US fails a fourth time to hit al-Qa'ida suspect in Somalia

A US missile strike in Somalia, aimed at a man described by the Pentagon as a "known al-Qa'ida terrorist", succeeded only in hurting six civilians and killing three cows and a calf, the IoS has learned.

At least one Tomahawk missile was believed to have been fired from a US submarine off the Somali coast on Monday. It hit a shack in the small town of Dobley, four miles from the Kenyan border. Dobley is one of several towns and villages in southern Somalia that are now under the administration of Islamists connected to the former Union of Islamic Courts (UIC), which briefly controlled most of southern and central Somalia in 2006.

The attack was the fourth known strike by the US inside Somalia since it backed Ethiopia's invasion of the country in December 2006. All have been aimed at men Washington believes to be responsible for terrorist attacks in East Africa. None has been successful.

Saleh Ali Saleh Nabhan, the target of Monday's attack, is wanted in connection with the 1998 US embassy bombings in Nairobi and Dar es Salaam, which killed at least 224 people.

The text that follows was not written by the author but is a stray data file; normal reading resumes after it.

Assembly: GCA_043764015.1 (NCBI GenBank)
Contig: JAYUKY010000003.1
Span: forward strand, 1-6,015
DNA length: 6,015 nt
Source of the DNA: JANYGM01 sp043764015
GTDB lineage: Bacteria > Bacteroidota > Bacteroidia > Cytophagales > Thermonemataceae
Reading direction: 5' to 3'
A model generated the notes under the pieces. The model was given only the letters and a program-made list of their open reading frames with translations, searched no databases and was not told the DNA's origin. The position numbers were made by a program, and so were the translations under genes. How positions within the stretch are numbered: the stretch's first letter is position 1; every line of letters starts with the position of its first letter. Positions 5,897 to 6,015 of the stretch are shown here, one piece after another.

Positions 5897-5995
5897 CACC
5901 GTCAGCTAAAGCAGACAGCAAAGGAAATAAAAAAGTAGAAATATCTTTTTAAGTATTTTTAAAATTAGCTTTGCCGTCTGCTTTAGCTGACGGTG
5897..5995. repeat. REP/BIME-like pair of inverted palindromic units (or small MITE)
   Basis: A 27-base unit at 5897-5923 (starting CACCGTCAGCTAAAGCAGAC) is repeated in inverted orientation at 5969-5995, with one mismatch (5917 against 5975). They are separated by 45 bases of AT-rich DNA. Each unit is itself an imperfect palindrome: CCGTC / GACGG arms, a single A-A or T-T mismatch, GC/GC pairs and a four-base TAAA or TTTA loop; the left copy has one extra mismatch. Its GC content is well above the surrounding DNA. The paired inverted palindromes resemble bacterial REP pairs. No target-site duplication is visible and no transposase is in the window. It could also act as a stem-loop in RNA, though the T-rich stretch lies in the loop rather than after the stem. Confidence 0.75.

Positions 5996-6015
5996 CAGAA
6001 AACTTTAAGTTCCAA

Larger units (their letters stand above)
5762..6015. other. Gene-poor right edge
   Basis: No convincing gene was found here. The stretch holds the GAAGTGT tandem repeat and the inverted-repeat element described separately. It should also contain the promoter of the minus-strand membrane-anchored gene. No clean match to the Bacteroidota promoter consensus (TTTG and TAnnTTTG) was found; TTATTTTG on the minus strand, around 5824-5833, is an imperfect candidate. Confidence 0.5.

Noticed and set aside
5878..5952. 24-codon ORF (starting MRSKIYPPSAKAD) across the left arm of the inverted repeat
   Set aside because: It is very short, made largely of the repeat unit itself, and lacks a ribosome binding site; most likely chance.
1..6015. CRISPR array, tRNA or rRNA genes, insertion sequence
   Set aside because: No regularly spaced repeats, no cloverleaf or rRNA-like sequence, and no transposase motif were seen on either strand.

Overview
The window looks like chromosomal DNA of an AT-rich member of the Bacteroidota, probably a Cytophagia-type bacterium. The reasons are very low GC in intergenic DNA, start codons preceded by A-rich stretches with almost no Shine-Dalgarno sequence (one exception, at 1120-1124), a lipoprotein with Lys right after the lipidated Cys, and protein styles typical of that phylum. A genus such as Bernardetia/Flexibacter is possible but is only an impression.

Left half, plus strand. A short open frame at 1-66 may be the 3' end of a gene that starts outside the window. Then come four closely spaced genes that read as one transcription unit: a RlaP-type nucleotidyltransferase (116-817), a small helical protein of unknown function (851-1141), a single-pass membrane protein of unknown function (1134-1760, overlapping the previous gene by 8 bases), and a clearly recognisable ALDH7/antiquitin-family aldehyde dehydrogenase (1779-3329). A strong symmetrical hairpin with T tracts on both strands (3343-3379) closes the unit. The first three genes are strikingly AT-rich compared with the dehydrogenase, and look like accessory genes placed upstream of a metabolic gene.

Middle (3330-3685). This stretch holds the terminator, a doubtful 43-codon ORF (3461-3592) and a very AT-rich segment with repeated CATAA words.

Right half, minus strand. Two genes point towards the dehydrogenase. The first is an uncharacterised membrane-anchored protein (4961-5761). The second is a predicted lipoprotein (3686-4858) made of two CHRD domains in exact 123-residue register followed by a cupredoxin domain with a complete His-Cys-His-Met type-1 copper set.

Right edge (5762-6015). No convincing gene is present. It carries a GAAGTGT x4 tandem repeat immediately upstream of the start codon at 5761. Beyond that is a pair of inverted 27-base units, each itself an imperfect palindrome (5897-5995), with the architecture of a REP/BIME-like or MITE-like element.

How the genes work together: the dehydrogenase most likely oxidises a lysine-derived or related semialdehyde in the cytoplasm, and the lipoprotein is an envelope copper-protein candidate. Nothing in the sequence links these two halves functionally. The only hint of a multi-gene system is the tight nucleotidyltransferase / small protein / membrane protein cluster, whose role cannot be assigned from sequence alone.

He is also believed to be connected to the suicide bombing of a Mombasa hotel in 2002, which killed 13 people, and a failed attack on an Israeli airliner.

America's emphasis on the conflict in Somalia as a third front in the "war on terror" has perturbed aid workers, diplomats and analysts. The US backed an invasion by Ethiopia to oust the UIC and is resisting efforts by Somalia's new Prime Minister, Nur Adde, to make overtures to opposition groups that Washington insists are "terrorists".

The US is planning to designate al Shabbab, the main insurgent movement in Somalia, a terrorist group. Diplomats and analysts agree that the group has links with al-Qa'ida, but say the move would derail any hope of a negotiated solution.

Africa Unscrambled: Read Steve Bloomfield's blog at independent.co.uk/bloomfield

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